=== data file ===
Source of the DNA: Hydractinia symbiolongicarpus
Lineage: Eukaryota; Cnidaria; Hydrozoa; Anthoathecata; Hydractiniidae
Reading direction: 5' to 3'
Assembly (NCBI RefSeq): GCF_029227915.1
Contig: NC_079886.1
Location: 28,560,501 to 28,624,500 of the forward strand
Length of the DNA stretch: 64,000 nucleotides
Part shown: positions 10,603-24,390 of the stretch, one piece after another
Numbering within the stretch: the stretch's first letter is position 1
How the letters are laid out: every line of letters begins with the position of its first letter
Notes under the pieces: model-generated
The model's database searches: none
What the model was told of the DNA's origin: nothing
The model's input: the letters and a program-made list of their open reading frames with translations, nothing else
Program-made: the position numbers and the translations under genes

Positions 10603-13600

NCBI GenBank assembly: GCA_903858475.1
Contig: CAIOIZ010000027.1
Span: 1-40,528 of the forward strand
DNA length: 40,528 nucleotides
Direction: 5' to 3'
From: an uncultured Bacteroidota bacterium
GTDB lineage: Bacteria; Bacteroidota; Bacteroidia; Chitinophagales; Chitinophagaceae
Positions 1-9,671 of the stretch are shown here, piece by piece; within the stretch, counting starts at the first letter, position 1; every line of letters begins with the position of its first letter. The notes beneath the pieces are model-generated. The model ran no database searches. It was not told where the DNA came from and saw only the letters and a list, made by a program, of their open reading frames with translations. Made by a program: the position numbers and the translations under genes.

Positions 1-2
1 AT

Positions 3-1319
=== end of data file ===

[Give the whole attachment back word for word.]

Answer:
Source of the DNA: Hydractinia symbiolongicarpus
Lineage: Eukaryota; Cnidaria; Hydrozoa; Anthoathecata; Hydractiniidae
Reading direction: 5' to 3'
Assembly (NCBI RefSeq): GCF_029227915.1
Contig: NC_079886.1
Location: 28,560,501 to 28,624,500 of the forward strand
Length of the DNA stretch: 64,000 nucleotides
Part shown: positions 10,603-24,390 of the stretch, one piece after another
Numbering within the stretch: the stretch's first letter is position 1
How the letters are laid out: every line of letters begins with the position of its first letter
Notes under the pieces: model-generated
The model's database searches: none
What the model was told of the DNA's origin: nothing
The model's input: the letters and a program-made list of their open reading frames with translations, nothing else
Program-made: the position numbers and the translations under genes

Positions 10603-13600

NCBI GenBank assembly: GCA_903858475.1
Contig: CAIOIZ010000027.1
Span: 1-40,528 of the forward strand
DNA length: 40,528 nucleotides
Direction: 5' to 3'
From: an uncultured Bacteroidota bacterium
GTDB lineage: Bacteria; Bacteroidota; Bacteroidia; Chitinophagales; Chitinophagaceae
Positions 1-9,671 of the stretch are shown here, piece by piece; within the stretch, counting starts at the first letter, position 1; every line of letters begins with the position of its first letter. The notes beneath the pieces are model-generated. The model ran no database searches. It was not told where the DNA came from and saw only the letters and a list, made by a program, of their open reading frames with translations. Made by a program: the position numbers and the translations under genes.

Positions 1-2
1 AT

Positions 3-1319